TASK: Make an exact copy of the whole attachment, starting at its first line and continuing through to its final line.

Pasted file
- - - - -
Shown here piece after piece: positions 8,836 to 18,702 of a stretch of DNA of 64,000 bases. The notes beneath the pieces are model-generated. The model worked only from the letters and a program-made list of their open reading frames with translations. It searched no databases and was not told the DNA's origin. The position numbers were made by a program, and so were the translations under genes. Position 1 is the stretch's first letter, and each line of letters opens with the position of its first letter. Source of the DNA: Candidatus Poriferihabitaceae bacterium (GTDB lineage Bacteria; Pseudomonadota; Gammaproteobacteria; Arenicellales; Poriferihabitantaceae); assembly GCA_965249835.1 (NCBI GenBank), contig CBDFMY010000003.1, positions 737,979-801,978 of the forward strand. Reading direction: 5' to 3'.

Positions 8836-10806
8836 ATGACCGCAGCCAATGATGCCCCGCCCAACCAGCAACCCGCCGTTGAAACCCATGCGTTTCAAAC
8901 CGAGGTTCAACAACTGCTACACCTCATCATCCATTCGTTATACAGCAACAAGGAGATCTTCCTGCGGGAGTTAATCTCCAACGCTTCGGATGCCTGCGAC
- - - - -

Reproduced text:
Shown here piece after piece: positions 8,836 to 18,702 of a stretch of DNA of 64,000 bases. The notes beneath the pieces are model-generated. The model worked only from the letters and a program-made list of their open reading frames with translations. It searched no databases and was not told the DNA's origin. The position numbers were made by a program, and so were the translations under genes. Position 1 is the stretch's first letter, and each line of letters opens with the position of its first letter. Source of the DNA: Candidatus Poriferihabitaceae bacterium (GTDB lineage Bacteria; Pseudomonadota; Gammaproteobacteria; Arenicellales; Poriferihabitantaceae); assembly GCA_965249835.1 (NCBI GenBank), contig CBDFMY010000003.1, positions 737,979-801,978 of the forward strand. Reading direction: 5' to 3'.

Positions 8836-10806
8836 ATGACCGCAGCCAATGATGCCCCGCCCAACCAGCAACCCGCCGTTGAAACCCATGCGTTTCAAAC
8901 CGAGGTTCAACAACTGCTACACCTCATCATCCATTCGTTATACAGCAACAAGGAGATCTTCCTGCGGGAGTTAATCTCCAACGCTTCGGATGCCTGCGAC